Vibrant and bright, Peridot is often paired in gold, which enhances the color and can add a warm tone to each piece. Adored for its green hue and royal lineage, Peridot might bring your own adoration to it from our wonderful quality selection at Azeera.

How to Choose a Peridot Ring

Because gemstones, no matter the type, tend to be a significant financial investment, it is essential to know the qualities characterized by high-quality peridot before deciding on one to purchase. During this selection process, keep “The Four Cs of Gemstones” in mind to help you find your ideal stone:

  1. Color: Peridot is one of the few types of gemstone that forms in only one color – olive green. Depending on the amount of iron present, however, the tint and intensity may differ between stones, resulting in an assortment of yellowish and brownish-green varieties of olive green.
  2. Clarity: The majority of the higher-quality, standardized material – as well as the larger single pieces – on the market do not have any eye-visible inclusions. It does, however, have tiny black spots, which are actually microscopic mineral crystals, observable under magnification. Other common inclusions in this gemstone are reflective, disk-shaped inclusions called “lily pads.” These inclusions that are very plainly visible, especially the dark spots in light-colored crystals, tend to lower the stone’s value.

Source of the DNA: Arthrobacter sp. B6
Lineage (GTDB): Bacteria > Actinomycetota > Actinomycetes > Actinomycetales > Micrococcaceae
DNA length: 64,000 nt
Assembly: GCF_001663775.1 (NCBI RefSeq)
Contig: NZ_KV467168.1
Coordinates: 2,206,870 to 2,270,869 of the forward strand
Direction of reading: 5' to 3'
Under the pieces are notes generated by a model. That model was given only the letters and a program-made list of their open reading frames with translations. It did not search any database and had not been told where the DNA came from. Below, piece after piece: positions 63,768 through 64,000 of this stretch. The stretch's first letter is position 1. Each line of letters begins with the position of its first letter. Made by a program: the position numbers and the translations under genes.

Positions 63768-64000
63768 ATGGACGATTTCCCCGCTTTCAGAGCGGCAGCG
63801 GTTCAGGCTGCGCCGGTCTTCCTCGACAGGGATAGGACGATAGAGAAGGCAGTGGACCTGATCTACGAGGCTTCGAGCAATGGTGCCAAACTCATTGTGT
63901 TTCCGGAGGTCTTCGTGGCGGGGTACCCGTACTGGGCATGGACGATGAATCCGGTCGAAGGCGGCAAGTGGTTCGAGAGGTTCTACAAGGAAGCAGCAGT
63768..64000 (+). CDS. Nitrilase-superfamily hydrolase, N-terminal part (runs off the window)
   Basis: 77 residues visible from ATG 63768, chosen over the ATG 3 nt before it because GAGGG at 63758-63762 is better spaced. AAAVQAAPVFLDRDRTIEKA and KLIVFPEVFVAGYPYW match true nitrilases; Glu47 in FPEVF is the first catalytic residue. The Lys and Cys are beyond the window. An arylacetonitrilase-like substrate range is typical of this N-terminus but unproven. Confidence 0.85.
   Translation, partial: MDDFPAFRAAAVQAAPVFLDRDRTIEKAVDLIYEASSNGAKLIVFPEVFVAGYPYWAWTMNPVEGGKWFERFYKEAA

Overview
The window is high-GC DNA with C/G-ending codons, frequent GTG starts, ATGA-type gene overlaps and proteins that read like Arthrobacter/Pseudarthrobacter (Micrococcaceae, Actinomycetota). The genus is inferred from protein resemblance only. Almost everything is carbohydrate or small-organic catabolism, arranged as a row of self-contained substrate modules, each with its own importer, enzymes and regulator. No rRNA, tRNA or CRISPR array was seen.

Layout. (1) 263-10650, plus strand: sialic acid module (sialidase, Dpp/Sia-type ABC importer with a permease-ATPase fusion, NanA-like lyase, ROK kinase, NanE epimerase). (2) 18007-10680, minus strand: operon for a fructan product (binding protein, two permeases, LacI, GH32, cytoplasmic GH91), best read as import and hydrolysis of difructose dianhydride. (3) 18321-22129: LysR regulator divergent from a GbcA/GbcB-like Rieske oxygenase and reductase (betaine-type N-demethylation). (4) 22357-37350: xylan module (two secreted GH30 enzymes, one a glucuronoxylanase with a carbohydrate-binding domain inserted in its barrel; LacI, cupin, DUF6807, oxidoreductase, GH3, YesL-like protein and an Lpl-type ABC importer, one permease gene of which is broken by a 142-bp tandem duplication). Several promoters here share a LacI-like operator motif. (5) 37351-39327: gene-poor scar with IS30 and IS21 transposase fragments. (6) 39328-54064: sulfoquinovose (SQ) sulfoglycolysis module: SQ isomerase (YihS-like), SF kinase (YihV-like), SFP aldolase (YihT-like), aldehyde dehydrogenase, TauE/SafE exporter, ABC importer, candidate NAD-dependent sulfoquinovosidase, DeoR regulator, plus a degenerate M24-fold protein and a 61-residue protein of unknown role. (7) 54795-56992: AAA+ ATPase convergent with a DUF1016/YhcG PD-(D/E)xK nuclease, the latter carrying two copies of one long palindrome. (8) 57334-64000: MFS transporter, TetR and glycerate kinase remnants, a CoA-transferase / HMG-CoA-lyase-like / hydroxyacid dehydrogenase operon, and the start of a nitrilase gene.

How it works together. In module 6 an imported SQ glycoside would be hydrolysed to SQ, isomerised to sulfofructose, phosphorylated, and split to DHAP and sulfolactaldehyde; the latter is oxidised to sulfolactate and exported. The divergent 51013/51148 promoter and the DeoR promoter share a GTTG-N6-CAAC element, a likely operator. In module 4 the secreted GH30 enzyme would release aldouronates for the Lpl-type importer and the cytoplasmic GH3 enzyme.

3. Cut: In terms of cut, there isn’t one specific shape that out-values another. Peridot is cut in many shapes, including oval, pear, round, emerald cut, cushion cut, triangle cut, and marquise. Similarly, brilliant cuts that have triangular and kite-shaped facets, step cuts showcasing concentric rows of parallel facets, and mixed cuts consisting of brilliant-cut crowns and step-cut pavilions are each common styles, as well.
  4. Carat: Peridot is known to be one of the more affordable green gemstones available, often divided into two different grades based primarily on intensity of color – its best color found in stones of 10 carats or greater. Generally, darker versions of the stone are more expensive. The price for medium or darker shades of the stone might go for about 45 – 70 dollars per carat, while lighter shades could go for about 35 dollars per carat.
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